Trans kids, supportive parents and activists from across Mississippi gathered on the south-facing steps of the Capitol on Wednesday to rally against a bill that would ban gender-affirming medical care for trans minors.
More than 50 people attended the protest against House Bill 1125, called the “Regulate Experimental Procedures for Adolescents Act,” holding colorful signs and wearing the pink, blue and white trans pride flags draped on their shoulders.
Some trans kids who attended, like Theodore Milnor, a 15-year-old freshman at Tougaloo Early College High School, had excused absences from school. Milnor’s counselor gave him one condition: To write a report on the protest and present it to the whole school for kids who couldn’t go.
Before the protest started, Milnor turned to a family friend, Tifani Keith, who’d come with him because his parents couldn’t get off work. He said he was anxious.
“We’re in a very safe and loving place right now,” Keith told him as they walked up the Capitol steps.
Inside the building, conservative lawmakers have fast-tracked HB 1125 without consulting trans kids or providers of gender-affirming care, an evidence-based form of treatment that is supported by every major medical association in the U.S. If the bill passes, providers could lose their license if they continue to treat trans kids, and anyone who “aids and abets” gender-affirming care for trans kids could be sued for damages for up to 30 years, in a provision modeled off a Texas anti-abortion bill.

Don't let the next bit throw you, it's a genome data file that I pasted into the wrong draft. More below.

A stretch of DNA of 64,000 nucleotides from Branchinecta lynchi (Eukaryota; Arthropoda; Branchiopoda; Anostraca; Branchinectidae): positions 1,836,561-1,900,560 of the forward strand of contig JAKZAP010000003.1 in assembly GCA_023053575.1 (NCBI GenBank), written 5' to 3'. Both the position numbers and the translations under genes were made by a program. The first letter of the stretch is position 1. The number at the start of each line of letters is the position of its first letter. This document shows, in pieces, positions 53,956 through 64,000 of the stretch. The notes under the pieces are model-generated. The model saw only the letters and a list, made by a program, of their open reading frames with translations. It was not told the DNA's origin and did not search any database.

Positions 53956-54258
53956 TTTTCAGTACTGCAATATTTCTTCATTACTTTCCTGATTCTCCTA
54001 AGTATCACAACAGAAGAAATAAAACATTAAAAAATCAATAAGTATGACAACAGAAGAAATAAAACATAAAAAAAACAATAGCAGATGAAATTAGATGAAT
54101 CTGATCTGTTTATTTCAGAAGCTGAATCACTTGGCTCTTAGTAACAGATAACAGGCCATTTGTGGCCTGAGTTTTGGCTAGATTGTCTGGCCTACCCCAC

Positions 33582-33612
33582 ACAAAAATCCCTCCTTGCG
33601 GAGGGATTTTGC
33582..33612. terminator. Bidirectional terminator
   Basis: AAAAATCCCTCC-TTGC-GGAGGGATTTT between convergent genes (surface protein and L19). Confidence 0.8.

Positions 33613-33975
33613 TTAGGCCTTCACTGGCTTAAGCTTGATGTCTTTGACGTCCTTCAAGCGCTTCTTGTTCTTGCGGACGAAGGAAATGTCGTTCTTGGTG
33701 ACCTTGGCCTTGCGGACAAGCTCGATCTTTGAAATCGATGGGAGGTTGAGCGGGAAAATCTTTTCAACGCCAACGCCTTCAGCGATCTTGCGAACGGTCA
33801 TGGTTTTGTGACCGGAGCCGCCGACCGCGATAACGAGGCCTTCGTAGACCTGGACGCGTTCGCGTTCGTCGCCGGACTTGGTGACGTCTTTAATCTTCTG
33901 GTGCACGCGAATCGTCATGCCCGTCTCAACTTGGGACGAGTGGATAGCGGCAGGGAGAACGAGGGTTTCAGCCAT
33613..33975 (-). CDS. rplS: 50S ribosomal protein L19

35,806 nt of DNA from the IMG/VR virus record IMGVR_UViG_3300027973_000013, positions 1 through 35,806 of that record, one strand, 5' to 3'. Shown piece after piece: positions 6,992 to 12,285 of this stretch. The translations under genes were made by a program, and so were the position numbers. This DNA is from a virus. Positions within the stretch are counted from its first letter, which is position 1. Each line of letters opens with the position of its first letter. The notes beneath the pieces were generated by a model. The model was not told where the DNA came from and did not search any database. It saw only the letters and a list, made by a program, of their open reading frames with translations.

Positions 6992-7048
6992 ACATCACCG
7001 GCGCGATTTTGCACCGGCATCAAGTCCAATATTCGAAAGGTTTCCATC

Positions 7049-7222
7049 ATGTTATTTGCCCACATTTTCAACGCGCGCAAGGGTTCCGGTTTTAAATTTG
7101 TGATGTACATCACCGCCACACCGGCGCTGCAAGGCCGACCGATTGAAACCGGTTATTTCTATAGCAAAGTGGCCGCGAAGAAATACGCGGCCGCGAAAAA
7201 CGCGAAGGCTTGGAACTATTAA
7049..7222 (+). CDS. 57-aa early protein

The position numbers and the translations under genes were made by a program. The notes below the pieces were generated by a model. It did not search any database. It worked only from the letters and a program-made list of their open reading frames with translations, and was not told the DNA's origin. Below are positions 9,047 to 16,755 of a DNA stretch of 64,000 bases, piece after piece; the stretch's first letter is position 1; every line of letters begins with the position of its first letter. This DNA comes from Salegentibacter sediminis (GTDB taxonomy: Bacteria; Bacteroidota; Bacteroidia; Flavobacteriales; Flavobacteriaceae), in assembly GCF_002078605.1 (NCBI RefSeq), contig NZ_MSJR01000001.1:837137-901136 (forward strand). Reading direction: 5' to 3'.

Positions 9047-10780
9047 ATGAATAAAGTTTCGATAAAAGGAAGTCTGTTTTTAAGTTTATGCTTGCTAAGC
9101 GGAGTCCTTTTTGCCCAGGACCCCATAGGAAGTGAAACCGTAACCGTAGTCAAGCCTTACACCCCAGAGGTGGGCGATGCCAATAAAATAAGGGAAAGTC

“It is infantilizing, unfair, discriminatory and frankly unconstitutional,” said McKenna Raney-Gray, staff attorney for the American Civil Liberties Union of Mississippi’s LGBTQ Justice Project. “This is the kind of thing the ACLU was designed to fight against.”
The bill has yet to pass the Senate but it is backed by a powerful coalition of lawmakers, including Gov. Tate Reeves who has indicated he’ll sign it.